Abstract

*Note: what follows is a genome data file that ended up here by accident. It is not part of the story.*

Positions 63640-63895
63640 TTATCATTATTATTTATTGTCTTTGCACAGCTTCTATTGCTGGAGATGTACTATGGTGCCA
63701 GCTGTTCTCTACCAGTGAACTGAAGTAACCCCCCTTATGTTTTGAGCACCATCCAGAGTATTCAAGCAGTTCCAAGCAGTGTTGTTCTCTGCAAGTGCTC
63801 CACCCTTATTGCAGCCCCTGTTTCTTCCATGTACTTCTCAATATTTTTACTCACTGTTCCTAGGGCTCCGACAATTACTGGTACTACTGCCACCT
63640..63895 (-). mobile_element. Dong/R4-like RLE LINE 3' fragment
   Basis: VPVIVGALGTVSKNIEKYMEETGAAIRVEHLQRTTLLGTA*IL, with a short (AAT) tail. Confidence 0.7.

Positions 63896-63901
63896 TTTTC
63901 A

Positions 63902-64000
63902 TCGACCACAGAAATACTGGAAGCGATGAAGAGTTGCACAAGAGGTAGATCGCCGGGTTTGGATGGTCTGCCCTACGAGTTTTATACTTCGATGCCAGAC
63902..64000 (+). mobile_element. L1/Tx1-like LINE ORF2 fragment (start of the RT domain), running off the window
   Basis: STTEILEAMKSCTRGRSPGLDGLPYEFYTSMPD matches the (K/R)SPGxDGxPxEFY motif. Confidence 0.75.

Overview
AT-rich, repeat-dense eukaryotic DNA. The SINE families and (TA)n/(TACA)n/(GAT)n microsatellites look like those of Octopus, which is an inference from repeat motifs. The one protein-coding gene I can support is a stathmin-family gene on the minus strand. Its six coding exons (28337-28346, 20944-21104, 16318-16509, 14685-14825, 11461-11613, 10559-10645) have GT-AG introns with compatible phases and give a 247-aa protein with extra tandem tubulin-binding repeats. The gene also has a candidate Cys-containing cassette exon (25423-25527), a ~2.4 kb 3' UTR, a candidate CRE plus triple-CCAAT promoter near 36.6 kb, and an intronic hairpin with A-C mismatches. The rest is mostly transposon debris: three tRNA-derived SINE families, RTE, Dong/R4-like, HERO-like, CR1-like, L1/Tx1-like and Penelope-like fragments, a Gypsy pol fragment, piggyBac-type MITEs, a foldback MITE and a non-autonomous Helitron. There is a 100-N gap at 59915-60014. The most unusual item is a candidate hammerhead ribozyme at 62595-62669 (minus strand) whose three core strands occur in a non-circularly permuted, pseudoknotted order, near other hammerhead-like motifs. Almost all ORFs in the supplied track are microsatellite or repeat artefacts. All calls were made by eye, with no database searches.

The Waterton-Castle River Region includes the extreme limits of advance of both Cordilleran glaciers flowing from the Rocky Mountains eastward toward the plains, and massive Laurentide glaciers advancing upslope from the plains and the Canadian Shield toward the mountains. Its glacial record, which spans about the last third of the Quaternary Period, can be divided into four events. Each consists of a Cordilleran glacier and a corresponding Laurentide one, though during the last event Laurentide ice failed to reach the region. The record also includes the late neoglaciation found near the heads of mountain valleys. Undoubtedly, many Pleistocene glaciers are not represented in the record, because their deposits have been destroyed by later ones. Although this fact may explain the apparent absence of pre-Illinoian Cordilleran glaciers, pre-Illinoian Laurentide glaciers definitely did not reach the region. The glaciations of the region show a steady decrease in intensity and strength. The first, of Illinoian age, is here called the Great Glaciation, and its glaciers the Great Cordilleran and Great Laurentide glaciers. These were immense glaciers, far surpassing in magnitude any others before on after. The Great Cordilleran Glacier left drift in the preglacial valleys far out onto the plains, and on high areas in the foothills such as Mokowan Butte and Cloudy Ridge just east and north of Waterton Park respectively. During this time the park lay under a great ice-dome, with only its highest peaks possibly protruding. The Great Laurentide glacier dropped Shield stones high on the mountain front and spread till over the mountain drift in the preglacial valleys. Later, during Wisconsin time, Cordilleran glaciers were confined to valleys in the mountains and spread only a short distance onto the plains. Laurentide glaciers likewise were much reduced in size. The first was about 800 ft (240 m) lower than the Great Laurentide Glacier, the following one another 1,000 ft (300 m) lower, and the next one 600 ft (180 m) lower again. All the Cordilleran glaciers of the region had undergone substantial retreat before Laurentide glaciers arrived on the scene, and the amount of contact between the two types is not known. It possibly was substantial during the Great Glaciation, but none or very little during the next. During succeeding glaciations the Cordilleran and Laurentide glaciers did not meet within the region.

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